April 27, 2000 01:35pm
Higher Beer Prices Could Cut Spread of Gonorrhea
(ATLANTA, GA) - Raising the price of beer could reduce the incidence of gonorrhea, a leading sexually transmitted disease, U.S. federal health officials said on Thursday.
The Centers for Disease Control and Prevention (CDC) estimated that raising the state tax on a six pack of beer by 20 cents could reduce the nation's gonorrhea rates by almost nine percent.
Researchers looked at gonorrhea rates between 1981 and 1995 among teenagers and young adults in states that increased the legal drinking age or increased the state beer tax.
``Of the 36 beer tax increases that we reviewed, gonorrhea rates declined among teens aged 15 to 19 in 24 instances. Among young adults aged 20 to 24, they declined in 26 instances,'' said Dr. Kathleen Irwin of the CDC's Division of Sexually Transmitted Diseases Prevention.
``Gonorrhea rates among teens dropped in the states that increased their legal drinking age,'' said Irwin, although it had less of an effect.
Other studies have linked alcohol consumption by young people to risky sexual behavior, such as having unprotected sex or multiple sexual partners, the CDC said.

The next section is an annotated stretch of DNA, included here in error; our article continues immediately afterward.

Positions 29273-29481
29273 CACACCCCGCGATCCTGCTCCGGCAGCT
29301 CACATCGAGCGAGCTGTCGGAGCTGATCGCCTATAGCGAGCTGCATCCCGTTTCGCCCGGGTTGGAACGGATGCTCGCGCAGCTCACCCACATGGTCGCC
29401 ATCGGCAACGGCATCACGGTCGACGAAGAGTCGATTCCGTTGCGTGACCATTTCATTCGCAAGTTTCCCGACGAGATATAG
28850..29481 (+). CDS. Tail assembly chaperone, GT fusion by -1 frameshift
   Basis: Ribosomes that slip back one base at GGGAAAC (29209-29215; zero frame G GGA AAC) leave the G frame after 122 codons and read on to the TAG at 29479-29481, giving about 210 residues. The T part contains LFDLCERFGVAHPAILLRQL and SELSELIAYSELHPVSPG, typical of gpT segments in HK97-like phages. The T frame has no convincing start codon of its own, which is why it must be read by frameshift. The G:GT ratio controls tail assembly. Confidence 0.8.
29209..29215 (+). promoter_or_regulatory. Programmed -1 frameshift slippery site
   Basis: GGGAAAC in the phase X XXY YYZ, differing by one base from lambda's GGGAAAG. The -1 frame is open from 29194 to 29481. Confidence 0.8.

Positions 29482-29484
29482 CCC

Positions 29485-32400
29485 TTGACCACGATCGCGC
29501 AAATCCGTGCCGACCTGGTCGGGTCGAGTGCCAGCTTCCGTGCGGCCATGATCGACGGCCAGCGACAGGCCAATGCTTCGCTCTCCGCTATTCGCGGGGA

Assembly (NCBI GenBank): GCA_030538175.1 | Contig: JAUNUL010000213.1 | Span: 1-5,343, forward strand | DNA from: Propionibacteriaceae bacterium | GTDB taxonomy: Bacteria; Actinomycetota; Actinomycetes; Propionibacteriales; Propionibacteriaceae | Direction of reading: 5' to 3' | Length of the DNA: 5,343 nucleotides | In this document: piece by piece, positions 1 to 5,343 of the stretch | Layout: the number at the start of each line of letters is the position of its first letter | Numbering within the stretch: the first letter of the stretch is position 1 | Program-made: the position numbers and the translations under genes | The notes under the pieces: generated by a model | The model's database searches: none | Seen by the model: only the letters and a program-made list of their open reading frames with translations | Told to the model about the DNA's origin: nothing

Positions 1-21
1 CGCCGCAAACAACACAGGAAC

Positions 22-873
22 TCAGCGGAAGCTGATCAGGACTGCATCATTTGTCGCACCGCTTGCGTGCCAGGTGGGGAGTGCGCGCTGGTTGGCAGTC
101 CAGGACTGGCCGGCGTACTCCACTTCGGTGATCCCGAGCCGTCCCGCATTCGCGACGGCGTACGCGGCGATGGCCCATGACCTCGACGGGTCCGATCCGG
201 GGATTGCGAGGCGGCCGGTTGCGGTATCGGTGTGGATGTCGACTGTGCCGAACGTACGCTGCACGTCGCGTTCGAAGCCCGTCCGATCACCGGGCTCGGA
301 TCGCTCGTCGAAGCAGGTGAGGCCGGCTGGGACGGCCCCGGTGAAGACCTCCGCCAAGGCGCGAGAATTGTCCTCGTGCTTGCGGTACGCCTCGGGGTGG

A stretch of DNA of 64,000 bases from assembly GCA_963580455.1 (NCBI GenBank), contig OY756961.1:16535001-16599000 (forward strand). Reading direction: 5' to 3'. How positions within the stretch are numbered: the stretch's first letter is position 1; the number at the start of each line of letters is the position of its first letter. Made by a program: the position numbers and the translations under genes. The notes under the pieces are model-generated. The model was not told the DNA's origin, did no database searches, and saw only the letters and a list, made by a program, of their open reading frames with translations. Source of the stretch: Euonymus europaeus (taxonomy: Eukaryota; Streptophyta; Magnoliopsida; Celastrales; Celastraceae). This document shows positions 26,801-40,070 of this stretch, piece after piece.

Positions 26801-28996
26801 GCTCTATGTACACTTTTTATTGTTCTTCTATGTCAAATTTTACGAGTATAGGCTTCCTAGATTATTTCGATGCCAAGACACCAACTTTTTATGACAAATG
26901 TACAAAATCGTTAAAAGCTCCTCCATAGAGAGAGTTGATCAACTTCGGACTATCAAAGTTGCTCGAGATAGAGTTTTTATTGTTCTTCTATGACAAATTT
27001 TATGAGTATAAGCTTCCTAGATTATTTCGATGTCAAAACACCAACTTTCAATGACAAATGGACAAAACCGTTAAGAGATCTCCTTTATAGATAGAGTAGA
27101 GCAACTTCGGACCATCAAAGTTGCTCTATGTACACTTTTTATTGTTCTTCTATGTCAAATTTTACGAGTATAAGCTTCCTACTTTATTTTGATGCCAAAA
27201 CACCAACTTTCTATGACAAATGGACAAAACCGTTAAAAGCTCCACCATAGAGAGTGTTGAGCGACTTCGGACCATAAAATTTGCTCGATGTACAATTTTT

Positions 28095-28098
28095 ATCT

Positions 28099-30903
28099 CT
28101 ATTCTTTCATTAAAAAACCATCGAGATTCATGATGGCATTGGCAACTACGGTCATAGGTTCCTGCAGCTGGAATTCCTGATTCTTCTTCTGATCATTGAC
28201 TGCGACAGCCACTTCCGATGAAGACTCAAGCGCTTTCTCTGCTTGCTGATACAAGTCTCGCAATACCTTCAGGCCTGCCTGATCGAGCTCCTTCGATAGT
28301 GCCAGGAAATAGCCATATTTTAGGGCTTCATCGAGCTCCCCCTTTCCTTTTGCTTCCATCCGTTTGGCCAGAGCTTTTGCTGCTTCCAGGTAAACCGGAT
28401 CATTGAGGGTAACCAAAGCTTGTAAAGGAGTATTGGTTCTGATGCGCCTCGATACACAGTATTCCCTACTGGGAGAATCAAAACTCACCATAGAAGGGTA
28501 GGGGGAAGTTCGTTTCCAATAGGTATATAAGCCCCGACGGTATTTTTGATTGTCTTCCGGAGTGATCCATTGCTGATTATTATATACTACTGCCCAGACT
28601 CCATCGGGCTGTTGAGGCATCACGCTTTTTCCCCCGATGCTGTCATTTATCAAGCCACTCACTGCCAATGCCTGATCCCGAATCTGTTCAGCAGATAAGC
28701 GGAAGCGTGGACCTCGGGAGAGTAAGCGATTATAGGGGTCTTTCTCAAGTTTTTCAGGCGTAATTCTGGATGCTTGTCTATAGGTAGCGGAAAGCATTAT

``Drinking can influence a person's judgement. For example, when drinking they may be more likely to have sex, to have sex without a condom, to have multiple sex partners, or to have sex with high-risk partners,'' Irwin said.
Irwin said more than three million teenagers are infected with sexually transmitted diseases every year, increasing their risks for cervical cancer and infertility. Sexually transmitted diseases also increase transmission of the virus that causes AIDS, and makes people more vulnerable to the virus.
Gonorrhea is the nation's second most common sexually transmitted disease, behind chlamydia. The CDC said 324,901 cases of gonorrhea were reported in 1997. People under 24 have the highest rates of the disease.